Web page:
Sarkozy, Barroso clash over Nazi comparison

French President Nicolas Sarkozy and the head of the European Commission clashed angrily on Thursday over Paris's expulsion of Roma at an EU summit.

Sarkozy, Barroso clash over Nazi comparison

French President Nicolas Sarkozy and the head of the European Commission clashed angrily on Thursday over Paris's expulsion of Roma at an EU summit.

Sarkozy and Commission President Jose Manuel Barroso had a lengthy and heated exchange of words during a discussion over lunch with EU leaders about France's removal of 8,000 Roma people from camps, diplomats said.

Justice commissioner Viviane Reding said the French expulsion policy recalled “a situation I had thought Europe would not have to witness again after the second World War”. But Barroso later distanced himself from the Nazi analogy attributing it to the heat of the moment.

Sarkozy later hit back at criticism of his government by the executive Commission.

Sarkozy told reporters that Reding was distorting history. “All the heads of state and government were shocked by the extreme views of the vice-president of the commission,” he said. He also said the subject was "now closed".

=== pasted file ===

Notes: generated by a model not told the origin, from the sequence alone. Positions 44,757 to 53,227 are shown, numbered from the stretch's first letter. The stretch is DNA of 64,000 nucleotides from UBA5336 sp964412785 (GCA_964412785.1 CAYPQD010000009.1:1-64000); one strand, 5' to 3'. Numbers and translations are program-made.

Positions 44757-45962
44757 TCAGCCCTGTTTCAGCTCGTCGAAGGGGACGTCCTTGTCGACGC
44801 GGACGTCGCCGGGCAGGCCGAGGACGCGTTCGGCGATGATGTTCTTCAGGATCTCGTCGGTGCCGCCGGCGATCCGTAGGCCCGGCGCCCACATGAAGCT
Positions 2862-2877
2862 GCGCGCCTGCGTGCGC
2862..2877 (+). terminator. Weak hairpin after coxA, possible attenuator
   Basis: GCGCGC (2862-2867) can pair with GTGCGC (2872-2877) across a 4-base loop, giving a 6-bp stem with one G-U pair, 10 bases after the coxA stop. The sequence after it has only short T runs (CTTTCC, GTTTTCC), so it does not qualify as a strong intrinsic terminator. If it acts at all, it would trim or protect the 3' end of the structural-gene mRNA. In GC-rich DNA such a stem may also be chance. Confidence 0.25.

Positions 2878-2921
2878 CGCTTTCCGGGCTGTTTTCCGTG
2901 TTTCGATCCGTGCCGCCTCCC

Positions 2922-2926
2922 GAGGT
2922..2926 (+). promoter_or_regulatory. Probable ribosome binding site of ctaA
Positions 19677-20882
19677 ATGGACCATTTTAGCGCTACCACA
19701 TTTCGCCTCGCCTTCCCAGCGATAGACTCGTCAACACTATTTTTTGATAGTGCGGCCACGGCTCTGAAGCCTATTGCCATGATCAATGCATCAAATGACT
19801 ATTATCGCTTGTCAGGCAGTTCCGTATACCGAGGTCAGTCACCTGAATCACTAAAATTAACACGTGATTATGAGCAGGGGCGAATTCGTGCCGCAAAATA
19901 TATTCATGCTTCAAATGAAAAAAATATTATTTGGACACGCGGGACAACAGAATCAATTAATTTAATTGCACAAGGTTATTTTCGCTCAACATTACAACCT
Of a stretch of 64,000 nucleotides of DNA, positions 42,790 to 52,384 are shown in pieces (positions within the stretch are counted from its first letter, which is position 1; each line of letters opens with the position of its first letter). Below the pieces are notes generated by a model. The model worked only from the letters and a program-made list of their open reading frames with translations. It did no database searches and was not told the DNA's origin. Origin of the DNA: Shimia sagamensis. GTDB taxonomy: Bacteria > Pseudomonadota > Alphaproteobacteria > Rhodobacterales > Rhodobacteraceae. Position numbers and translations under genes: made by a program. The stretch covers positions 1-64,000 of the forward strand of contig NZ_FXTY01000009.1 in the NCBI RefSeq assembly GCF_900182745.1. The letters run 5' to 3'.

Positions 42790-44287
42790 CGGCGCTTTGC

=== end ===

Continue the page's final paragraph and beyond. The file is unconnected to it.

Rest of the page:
But it is unlikely to end quickly because the Commission has said it intends to take legal action against Paris within weeks for breach of EU laws on the free movement of citizens.

Barroso told a separate news conference the Commission had a duty to protect EU law, indicating that he would be pushing ahead with possible legal proceedings.

Tensions between the Commission and France, one of the most influential EU member states, could also have an impact on talks in other areas of EU policy.

Human rights groups, the Catholic Church and some French ministers have been highly critical of the expulsions, calling them an effort by Sarkozy to boost his flagging popularity at a time of highly unpopular budget cuts.

After criticisms that the EU executive was turning a blind eye to the expulsions, Reding criticised France in tough terms.

"This is a situation I had thought Europe would not have to witness again after the Second World War," she said on Tuesday.

Under EU law, Roma are free to move anywhere in the union and stay for up to three months. After that, they must have found work or be paying into a social security system.

Westward migration of Roma from eastern Europe has increased in recent years, since the EU expanded its borders in 2004 and 2007 to include states from the former Soviet bloc. Their biggest community is still in Romania.

Agencies

Last Mod: 17 Eylül 2010, 16:28
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